audiences             = ["api://AzureADTokenExchange"]
  issuer                = ""
  subject               = "repo:stevengonsalvez/cloud-cicd-exploration::environment:production"

The above example creates one federated credential for each of

  • environment: environment is production on the job.
  • pull request: Any job executing on the pull request event
  • main branch: Any job executing on a push to the main branch

The order of precedence is as above. e.g.:

When used in GitHub actions, GitHub's workflows create a JWT with relevant claims that are passed back to the cloud identity provider to be validated against the assertions(subject identifier) set up in the Federated cred

For the following workflow, although the trigger event is a pull-request, the claims in the JWT sent back from the job plan-rg will be the environment Nonprod. Therefore, the service principal will need to have a federated credential that contains the subject identifier as such repo:<owner>/<repository>:environment:Nonprod

Note: Also this is case-sensitive

The JWT will look something like the below (refer to sub claim in jwt) - when executed on the repository

  "typ": "JWT",
  "alg": "RS256",
  "x5t": "example-thumbprint",
  "kid": "example-key-id"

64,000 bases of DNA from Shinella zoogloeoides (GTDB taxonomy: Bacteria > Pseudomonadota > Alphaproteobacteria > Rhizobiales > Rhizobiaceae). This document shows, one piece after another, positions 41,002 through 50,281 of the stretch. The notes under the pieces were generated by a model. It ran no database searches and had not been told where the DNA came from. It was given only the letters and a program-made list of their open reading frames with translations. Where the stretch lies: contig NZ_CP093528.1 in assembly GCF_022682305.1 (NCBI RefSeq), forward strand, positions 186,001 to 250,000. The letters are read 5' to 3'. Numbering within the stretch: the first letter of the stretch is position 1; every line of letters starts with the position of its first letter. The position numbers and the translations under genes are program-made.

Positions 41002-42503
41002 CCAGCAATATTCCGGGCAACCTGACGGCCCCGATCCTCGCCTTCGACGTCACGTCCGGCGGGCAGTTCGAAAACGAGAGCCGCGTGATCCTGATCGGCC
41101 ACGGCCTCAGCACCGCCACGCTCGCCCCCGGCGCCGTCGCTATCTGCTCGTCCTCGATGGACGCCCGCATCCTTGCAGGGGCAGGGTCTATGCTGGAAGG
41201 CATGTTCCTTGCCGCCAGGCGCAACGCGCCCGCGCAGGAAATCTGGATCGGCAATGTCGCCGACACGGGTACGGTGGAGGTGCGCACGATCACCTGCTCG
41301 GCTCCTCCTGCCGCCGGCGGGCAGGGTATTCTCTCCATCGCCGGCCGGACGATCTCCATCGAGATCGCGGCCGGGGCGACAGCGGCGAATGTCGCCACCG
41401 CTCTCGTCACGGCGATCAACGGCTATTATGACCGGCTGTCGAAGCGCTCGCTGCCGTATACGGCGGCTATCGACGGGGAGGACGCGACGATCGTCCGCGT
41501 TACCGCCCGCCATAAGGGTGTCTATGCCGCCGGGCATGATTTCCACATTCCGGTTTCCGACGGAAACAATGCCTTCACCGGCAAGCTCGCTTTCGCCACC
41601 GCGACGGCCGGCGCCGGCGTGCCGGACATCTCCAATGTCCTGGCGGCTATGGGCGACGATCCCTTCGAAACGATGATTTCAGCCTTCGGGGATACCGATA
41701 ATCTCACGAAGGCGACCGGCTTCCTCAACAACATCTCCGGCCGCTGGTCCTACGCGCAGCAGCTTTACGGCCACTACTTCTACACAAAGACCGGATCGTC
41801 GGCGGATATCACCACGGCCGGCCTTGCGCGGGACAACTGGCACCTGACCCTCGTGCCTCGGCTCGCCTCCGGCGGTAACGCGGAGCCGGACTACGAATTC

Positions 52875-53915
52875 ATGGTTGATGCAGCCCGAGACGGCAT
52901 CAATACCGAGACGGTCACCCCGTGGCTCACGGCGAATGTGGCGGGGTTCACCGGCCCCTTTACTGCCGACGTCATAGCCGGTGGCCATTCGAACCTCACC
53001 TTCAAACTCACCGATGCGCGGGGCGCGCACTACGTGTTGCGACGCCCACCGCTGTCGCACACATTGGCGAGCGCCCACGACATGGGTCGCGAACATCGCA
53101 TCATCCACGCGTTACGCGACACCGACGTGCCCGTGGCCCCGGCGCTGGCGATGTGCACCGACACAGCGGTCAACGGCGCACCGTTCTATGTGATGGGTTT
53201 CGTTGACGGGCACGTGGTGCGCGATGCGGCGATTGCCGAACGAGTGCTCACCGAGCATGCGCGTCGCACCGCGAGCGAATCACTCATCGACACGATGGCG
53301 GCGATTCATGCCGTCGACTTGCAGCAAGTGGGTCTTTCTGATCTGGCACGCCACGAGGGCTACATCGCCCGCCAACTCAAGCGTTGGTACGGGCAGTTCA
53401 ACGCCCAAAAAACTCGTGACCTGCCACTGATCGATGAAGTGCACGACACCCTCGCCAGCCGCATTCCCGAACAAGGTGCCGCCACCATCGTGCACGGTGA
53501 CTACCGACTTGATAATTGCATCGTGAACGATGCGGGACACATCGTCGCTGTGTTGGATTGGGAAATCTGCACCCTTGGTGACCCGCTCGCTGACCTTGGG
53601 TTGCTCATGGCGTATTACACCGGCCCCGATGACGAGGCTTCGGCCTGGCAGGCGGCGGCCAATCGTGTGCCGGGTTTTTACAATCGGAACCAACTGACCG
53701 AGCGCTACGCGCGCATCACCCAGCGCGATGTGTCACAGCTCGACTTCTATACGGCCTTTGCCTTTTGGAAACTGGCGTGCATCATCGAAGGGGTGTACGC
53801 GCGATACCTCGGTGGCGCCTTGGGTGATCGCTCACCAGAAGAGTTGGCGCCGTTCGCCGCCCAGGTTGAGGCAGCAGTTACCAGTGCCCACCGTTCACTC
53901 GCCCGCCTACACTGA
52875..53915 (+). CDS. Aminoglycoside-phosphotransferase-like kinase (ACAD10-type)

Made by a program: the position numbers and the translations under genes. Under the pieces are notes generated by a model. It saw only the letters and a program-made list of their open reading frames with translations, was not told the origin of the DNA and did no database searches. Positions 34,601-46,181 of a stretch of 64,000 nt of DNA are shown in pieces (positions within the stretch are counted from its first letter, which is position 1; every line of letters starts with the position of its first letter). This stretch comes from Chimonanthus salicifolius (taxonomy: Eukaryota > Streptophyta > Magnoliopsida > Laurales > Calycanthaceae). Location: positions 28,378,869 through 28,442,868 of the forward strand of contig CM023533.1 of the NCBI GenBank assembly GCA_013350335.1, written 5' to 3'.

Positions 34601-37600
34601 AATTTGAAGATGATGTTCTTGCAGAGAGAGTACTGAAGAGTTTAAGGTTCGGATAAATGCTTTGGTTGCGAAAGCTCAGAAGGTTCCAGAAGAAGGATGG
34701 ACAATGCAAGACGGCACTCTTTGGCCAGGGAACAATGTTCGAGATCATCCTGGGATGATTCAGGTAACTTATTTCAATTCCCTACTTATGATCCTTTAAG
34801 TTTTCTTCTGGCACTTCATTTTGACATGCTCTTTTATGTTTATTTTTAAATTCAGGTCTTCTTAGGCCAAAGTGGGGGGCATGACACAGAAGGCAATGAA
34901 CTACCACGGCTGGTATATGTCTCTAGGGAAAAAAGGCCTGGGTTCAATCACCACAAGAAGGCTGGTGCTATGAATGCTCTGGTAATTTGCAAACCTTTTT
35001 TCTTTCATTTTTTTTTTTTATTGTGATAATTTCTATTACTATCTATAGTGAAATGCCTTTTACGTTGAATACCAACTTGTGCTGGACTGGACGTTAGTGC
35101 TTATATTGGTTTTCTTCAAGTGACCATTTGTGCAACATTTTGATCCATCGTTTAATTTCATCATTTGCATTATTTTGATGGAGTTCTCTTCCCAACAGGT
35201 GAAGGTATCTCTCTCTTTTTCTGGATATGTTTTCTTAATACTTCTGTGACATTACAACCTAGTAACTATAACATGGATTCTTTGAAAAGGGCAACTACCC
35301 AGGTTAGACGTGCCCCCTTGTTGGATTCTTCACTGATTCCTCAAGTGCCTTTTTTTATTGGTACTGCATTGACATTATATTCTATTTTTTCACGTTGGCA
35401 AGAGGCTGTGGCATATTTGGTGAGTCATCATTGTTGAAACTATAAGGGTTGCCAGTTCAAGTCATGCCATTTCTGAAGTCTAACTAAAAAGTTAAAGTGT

"jti": "some-id",
  "sub": "repo:stevengonsalvez/cloud-cicd-exploration:environment:Nonprod",
  "environment": "prod",
  "aud": "",
  "ref": "refs/heads/branch",
  "sha": "example-sha",
  ... bunch of other stuff
name: az-oidc-test

      - master

  id-token: write
  contents: read
  pull-requests: write
  issues: write
  statuses: write

# subject on oidc : pullrequest or environment:
# if environment specified on job (pull request) does not work
    runs-on: ubuntu-latest
    name: plan rg
      name: Nonprod
      ARM_CLIENT_ID: ${{ secrets.SP_CLIENT_ID }}
      ARM_TENANT_ID: ${{ secrets.TENANT_ID }}
      LAYER_NAME: resource-group
      - name: Checkout
        uses: actions/checkout@v3
      - name: debug
        run: |
          echo "$GITHUB_CONTEXT"

Terraform configuration

The terraform configuration is straightfoward. Terraform providers inherently use these helpers which now has integrated with oidc. See here.